In 3 words.

Yesterday’s post on pragmatism may have struck a cord.

When we turn from pragmatism as our way to use God, we transition from trusting God for things to trusting God with our lives. This seems like a subtle shift, yet it makes a world of difference.

We still trust God for keeping His promises, as our hopes are rooted in the foundation of His faithfulness. He will not let us down. The key change is that we quit holding our hopes over Him. (Do this for me or else!) Instead we remind Him of all He surely has promised in His Word. Everything else is held with open hands, as we trust God with the changing circumstances, relationships, and opportunities that come our way. Example: Let’s say you are longing for a home to own. Are you trusting God for a home … or trusting God with a home? One has clenched fists, the other has open hands of faith.

  • Shift from these three words: trusting God for
  • To these: trusting God with

Along those lines, this quote came my way yesterday:

“The utter uniqueness of the Christian message — the heart of the gospel — is found in the three words of Christ from the cross, It is finished(John 19:30). The message of every other religious system, without exception, is predicated on some variation of another three words, which stand starkly opposed to the gospel’s three words.
Religion’s three words are: Get to work.’ And this is the heart of the bad news behind every approach to spirituality, enlightenment, or salvation that is not Christian.”
— Jared C. Wilson, Gospel Wakefulness (Wheaton, Ill.: Crossway Books, 2011), 131.

Let’s exchange one set of three words for the better set.

(Quote via Of First Importance)


Sustainable Ambition. (Or, when the words of culture complete the words of faith.)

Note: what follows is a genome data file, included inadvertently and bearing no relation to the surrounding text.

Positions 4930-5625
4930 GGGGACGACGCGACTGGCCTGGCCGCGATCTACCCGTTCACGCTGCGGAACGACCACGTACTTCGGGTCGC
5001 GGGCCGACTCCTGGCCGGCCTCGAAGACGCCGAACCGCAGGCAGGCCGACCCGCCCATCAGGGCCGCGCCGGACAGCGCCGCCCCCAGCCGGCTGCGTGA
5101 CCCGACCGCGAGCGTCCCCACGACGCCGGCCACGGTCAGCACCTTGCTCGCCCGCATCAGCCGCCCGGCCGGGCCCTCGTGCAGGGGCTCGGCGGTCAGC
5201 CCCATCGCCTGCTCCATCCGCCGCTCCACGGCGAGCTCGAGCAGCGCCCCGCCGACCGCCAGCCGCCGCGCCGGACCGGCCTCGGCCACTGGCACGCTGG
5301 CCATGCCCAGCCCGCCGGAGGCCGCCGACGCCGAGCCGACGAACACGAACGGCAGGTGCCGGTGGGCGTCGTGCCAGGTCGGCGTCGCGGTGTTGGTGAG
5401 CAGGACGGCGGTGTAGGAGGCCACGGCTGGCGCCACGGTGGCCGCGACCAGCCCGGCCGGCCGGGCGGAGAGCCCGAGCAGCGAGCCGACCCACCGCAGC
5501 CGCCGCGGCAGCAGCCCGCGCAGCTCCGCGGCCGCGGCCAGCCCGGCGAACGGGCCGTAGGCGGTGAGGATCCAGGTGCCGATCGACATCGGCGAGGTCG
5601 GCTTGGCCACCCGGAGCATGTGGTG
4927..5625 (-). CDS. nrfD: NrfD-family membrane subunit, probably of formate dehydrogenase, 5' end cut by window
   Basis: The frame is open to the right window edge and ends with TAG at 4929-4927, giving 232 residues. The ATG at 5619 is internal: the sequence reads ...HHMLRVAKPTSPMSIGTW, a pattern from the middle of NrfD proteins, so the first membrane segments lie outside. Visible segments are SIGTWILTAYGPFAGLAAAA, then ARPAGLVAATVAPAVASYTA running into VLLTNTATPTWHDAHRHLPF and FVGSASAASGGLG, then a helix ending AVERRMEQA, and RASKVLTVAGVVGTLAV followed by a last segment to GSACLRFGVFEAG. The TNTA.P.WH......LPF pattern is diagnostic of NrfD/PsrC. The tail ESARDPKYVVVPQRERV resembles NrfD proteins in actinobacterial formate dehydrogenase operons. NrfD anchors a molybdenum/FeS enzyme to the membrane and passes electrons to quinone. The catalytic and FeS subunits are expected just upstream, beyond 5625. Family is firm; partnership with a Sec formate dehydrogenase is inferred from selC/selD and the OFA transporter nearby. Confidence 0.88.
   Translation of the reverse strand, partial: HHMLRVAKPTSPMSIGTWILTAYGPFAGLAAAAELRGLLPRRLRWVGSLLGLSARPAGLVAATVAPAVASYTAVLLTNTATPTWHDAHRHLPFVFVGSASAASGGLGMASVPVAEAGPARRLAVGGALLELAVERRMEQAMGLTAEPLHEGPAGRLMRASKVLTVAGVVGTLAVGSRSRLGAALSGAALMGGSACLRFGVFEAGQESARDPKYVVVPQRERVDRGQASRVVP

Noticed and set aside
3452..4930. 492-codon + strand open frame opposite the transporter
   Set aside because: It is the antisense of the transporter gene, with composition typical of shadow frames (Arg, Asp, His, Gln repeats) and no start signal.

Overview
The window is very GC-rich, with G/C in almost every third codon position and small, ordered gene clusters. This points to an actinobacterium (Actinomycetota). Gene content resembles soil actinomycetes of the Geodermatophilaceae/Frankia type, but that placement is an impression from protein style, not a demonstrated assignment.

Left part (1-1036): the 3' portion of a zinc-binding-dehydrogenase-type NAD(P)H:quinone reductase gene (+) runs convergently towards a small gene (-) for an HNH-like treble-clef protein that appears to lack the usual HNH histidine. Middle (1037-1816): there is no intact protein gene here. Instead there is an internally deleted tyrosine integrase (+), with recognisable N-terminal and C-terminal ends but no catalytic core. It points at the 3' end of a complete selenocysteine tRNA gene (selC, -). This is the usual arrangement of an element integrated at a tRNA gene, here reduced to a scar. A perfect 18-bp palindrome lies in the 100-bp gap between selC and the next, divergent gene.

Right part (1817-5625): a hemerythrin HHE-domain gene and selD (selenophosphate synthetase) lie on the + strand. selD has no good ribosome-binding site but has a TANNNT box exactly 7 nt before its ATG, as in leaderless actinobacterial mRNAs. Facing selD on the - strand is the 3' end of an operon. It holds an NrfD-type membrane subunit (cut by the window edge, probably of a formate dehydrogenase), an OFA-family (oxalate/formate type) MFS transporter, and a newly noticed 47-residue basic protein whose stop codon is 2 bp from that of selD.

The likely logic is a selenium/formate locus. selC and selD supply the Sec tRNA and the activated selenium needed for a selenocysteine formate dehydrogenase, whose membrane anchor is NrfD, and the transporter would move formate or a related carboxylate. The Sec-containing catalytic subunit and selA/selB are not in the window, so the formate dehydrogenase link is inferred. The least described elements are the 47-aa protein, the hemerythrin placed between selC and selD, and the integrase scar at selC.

Earlier this month a colleague told me I have the habit of using “secular” words to describe biblical truth. He meant it as a compliment, and I received it as one.

Not everyone expects their leaders, and especially not their pastors, to be well-informed about what goes on “out there.” We expect our pastors to be experts on many things, especially “religious” things, yet the least of these is what we call “daily life.” So, what I’m learning, is that when a pastor uses everyday jargon to describe truths found in the Bible, it takes a moment for the crossover effect to kick in. Yet the long-term benefits far outweigh the momentary obstacle. (And I’m not talking about being trendy, hip, cool, or other attempts at being “relevant.”)

Why do I use words like ambition and sustainable to describe Paul’s vision for the Christian life (as described in Colossians 2:6-7)?

Isn’t “ambition” bad when it rears its ugly head in the church? And “sustainability” sounds like one of those catchwords only an earth-worshiping environmentalists would say as they tell me about global warming.

Nope and nope.

  • Ambition, when given God, is neither selfish or destructive. When He does a great work for us (by the Gospel), and in us, and through us, then the ambitious work of God will bring great healing and hope to a broken and lost world. Selfish ambition is the great enemy (Philippians 2:1-5), which Jesus defeated for us by emptying Himself, with the greater ambition to live as a Servant and joyfully do all of God’s will. God is ambitious. More than we’ll ever know.
  • Sustainability is no mere buzzword to be employed by environmentalists (of which I am one, and think Christians should be, but that’s another discussion for another day).

Think about the day before you go on vacation. How fun is it to meet all those deadlines, set things up for your colleagues to succeed and your customers to be taken care while you’re gone? Then waking up in a cold sweat on the morning of your vacation as you remember “just one more thing” you must handle before leaving on that jet airplane. What about you and your smartphone being the reason the plane can’t take off, because you’re still on your phone as the doors close at the gate? (I was that guy recently. Sorry again to Alaska Air flight 861.)